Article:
My Introduction Post
#11
Welcome to the tank.

On your leave from anarcho-communism, I recommend my book "Anthem 2012", which is free on scribd.com.  Enter the title in the search box.  It discusses the Church's teaching on private property, subsidiarity, and usury.  I also recommend the book from David Horowitz, "Radical Son".

What exactly is an Anabaptist?  I know the historical sect from about 400 years ago.  What does this "neo-Anabaptist" sect teach that differentiates itself from Southern Baptists and Reformed Baptists?
Thanks.
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#12
Quote:Welcome to the tank.

On your leave from anarcho-communism, I recommend my book "Anthem 2012", which is free on scribd.com.  Enter the title in the search box.  It discusses the Church's teaching on private property, subsidiarity, and usury.  I also recommend the book from David Horowitz, "Radical Son".

What exactly is an Anabaptist?  I know the historical sect from about 400 years ago.  What does this "neo-Anabaptist" sect teach that differentiates itself from Southern Baptists and Reformed Baptists?

Anabaptists have been around since their sect began during the reformation, in the form of the Mennonites, Amish, Hutterites, and some of the denominations and congregations that refer to themselves as "Brethren." The most populous of these are the Mennonites, who tend to be much more modernized than the Amish (by which I mean they tend to be "normal people"). A professor of mine is Mennonite and has an ear piercing, if that helps any. Of course, there are some Mennonites who are more conservative, and look like Amish, but these were not the type I was involved in.

From the 60's and 70's onward, Anabaptism as an ideology began to have more of an influence in the world of protestant theology, partly because of the influence of John Howard Yoder's The Politics of Jesus, in which he argues that Jesus' life has direct implication to political and social ethics. This part is probably not too contentious anymore in protestant circles, but it was then. However, his exposition of Jesus' political views is a pacifist one, as Anabaptists have been pacifists since the beginning, a product of their particular application of Sola Scriptura to the sermon on the mount.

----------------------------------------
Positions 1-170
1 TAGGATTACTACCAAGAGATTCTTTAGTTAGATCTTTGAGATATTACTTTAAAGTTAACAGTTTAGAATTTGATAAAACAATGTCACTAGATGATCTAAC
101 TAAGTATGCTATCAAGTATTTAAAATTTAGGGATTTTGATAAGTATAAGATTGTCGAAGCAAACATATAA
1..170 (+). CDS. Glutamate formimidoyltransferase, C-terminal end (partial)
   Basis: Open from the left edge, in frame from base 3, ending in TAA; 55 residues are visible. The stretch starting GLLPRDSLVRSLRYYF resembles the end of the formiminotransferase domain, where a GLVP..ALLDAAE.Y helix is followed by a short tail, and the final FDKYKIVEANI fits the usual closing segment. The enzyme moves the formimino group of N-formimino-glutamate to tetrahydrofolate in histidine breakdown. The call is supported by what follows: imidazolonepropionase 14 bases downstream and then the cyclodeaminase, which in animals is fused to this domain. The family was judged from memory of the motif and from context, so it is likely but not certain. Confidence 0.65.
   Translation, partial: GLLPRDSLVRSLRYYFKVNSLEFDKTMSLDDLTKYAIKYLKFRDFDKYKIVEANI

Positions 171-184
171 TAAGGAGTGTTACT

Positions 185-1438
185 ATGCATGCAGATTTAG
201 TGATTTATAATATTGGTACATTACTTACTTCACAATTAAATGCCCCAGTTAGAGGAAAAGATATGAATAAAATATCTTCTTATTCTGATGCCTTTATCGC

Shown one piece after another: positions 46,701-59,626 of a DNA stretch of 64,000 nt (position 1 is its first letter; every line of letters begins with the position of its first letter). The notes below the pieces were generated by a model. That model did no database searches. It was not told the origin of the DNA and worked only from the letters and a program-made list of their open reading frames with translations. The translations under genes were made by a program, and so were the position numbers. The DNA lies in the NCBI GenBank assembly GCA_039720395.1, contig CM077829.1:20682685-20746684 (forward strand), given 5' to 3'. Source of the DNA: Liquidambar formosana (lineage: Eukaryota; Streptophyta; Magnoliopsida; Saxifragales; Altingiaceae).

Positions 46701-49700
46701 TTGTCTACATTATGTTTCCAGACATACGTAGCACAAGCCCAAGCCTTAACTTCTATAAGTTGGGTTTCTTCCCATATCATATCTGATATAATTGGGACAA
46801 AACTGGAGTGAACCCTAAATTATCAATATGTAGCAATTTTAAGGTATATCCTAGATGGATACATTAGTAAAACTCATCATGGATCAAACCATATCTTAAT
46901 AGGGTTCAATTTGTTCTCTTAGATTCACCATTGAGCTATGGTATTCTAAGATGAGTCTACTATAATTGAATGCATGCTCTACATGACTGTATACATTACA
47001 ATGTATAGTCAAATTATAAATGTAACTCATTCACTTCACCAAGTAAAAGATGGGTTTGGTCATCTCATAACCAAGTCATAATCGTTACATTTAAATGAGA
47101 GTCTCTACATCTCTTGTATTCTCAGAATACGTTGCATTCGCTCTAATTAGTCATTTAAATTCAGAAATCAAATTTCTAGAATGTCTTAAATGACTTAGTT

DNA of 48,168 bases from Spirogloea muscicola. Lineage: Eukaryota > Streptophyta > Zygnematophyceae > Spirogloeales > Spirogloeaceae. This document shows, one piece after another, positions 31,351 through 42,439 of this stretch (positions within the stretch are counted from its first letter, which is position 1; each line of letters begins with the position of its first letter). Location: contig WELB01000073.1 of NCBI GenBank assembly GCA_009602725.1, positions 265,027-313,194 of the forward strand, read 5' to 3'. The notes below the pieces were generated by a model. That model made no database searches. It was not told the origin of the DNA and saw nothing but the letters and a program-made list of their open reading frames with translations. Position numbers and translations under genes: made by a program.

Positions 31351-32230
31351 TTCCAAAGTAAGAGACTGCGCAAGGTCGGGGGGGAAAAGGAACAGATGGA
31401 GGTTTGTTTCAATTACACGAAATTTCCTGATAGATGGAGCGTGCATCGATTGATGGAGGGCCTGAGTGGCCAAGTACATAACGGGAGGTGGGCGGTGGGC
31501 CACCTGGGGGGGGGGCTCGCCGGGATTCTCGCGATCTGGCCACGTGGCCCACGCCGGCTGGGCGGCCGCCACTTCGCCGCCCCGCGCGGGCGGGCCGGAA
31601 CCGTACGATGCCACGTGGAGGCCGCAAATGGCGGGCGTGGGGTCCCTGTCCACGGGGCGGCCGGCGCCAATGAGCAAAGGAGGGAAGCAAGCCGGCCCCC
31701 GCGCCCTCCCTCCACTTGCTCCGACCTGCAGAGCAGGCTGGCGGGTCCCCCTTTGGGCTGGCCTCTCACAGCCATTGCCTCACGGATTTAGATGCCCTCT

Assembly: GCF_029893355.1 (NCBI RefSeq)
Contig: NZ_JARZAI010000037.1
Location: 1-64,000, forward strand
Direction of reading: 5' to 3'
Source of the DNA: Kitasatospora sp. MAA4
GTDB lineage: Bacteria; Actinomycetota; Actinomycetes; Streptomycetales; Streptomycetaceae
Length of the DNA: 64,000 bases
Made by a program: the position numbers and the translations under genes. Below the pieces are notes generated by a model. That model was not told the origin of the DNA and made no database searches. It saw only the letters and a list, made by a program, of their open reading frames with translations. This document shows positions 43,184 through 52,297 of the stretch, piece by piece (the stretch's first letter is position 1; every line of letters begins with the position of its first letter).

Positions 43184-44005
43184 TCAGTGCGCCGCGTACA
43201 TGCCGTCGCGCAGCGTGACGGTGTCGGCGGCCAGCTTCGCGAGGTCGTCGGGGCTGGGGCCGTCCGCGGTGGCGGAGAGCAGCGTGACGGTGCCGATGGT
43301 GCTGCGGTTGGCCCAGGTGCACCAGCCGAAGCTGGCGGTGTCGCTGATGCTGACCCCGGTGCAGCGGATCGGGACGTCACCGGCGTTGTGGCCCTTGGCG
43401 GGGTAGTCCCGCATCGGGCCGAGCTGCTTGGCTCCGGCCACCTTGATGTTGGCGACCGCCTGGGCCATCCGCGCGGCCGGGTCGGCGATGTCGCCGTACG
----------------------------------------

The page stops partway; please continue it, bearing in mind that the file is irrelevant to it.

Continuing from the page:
A further development of all this was Neo-Anabaptism, which essentially takes all the same sola scriptura arguments, but replaces distinctively Anabaptist pacifism with Gandhian nonviolent resistance. In effect, this means that what was once something at least respectable, albeit wrong--read about how the Amish responded to the draft, for instance--into a goofy Jesus-hippie-fest. From this arose the so-called "new monasticism," which is a protestant attempt a monasticism, in which everyone is allowed to be married, and, most importantly, there is no hierarchy. Also inherent in neo-Anabaptism is a resistance to "Empire" (another gay buzzword, this one intentionally lacking an article), and a weird conglomeration of conservative and liberal political positions, which can be taken to the extent of "Christian anarchism." Which is, in itself, an entirely different matter of discussion.

In short, Neo-Anabaptists are pacifists. They don't have specific churches, and have little to do with baptists (who themselves are unrelated to the Anabaptist). I hear that Neo-Anabaptists are much more similar to the liberal evangelical movement, but since I'm from the south, I have no idea what that looks like, as all evangelicals I've met are conservative.
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#13
Thanks.  Any Adamites in the group?
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#14
Hi.
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#15
What an interesting introduction!  It sounds like you will bring a fresh perspective to the discussions here.  I suspect that as you go on attending the TLM, you will find it harder and harder to attend the NO, even the decently reverent ones.  That is what happened to me.

I am looking forward to seeing more posts by you.
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#16
Hello and welcome - what a great post.

This is the sort of story that just underlines how Catholicism is the one true faith and that the Holy Ghost only works through the one true church.  Even despite the appalling abomination that is catechesis, passing on of the faith and evangelisation (or lack thereof) in the church, conversions still happen.  Deo gratias, because it's certainly nothing the church is doing right.
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